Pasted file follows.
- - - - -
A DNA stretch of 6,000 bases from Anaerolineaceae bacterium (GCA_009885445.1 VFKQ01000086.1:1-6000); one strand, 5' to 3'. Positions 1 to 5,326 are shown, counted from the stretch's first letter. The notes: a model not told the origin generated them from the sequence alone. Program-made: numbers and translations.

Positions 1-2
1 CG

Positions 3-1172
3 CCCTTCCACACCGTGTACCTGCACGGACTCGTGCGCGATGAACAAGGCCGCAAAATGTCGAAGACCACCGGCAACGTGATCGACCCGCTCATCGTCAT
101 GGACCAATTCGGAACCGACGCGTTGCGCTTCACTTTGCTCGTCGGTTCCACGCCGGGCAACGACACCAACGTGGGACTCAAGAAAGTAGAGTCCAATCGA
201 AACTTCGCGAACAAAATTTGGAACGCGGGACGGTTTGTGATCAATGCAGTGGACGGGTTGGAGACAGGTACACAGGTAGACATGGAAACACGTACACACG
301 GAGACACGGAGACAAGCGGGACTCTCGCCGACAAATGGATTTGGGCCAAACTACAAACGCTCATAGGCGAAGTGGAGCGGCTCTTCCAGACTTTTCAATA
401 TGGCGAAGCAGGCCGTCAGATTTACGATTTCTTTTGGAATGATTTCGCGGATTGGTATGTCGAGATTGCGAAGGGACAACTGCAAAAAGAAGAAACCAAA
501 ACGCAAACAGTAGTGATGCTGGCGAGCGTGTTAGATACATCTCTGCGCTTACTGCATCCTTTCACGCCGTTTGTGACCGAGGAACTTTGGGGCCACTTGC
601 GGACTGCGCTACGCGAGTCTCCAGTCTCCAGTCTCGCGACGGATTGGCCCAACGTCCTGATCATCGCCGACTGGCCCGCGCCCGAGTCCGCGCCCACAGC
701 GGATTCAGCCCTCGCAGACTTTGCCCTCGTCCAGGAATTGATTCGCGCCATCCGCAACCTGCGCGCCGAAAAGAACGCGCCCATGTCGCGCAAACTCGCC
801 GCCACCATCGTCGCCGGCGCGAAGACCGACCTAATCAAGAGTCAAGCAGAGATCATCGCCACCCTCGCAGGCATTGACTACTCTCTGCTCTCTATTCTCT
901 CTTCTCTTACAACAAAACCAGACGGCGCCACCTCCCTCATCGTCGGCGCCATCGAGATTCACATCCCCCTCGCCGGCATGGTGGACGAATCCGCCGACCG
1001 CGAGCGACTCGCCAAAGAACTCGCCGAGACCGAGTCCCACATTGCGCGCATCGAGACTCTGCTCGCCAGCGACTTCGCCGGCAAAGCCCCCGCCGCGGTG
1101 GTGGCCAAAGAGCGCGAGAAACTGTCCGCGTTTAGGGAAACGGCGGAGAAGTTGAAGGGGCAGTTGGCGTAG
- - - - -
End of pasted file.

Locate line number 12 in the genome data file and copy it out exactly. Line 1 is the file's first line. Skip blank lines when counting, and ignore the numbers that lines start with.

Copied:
701 GGATTCAGCCCTCGCAGACTTTGCCCTCGTCCAGGAATTGATTCGCGCCATCCGCAACCTGCGCGCCGAAAAGAACGCGCCCATGTCGCGCAAACTCGCC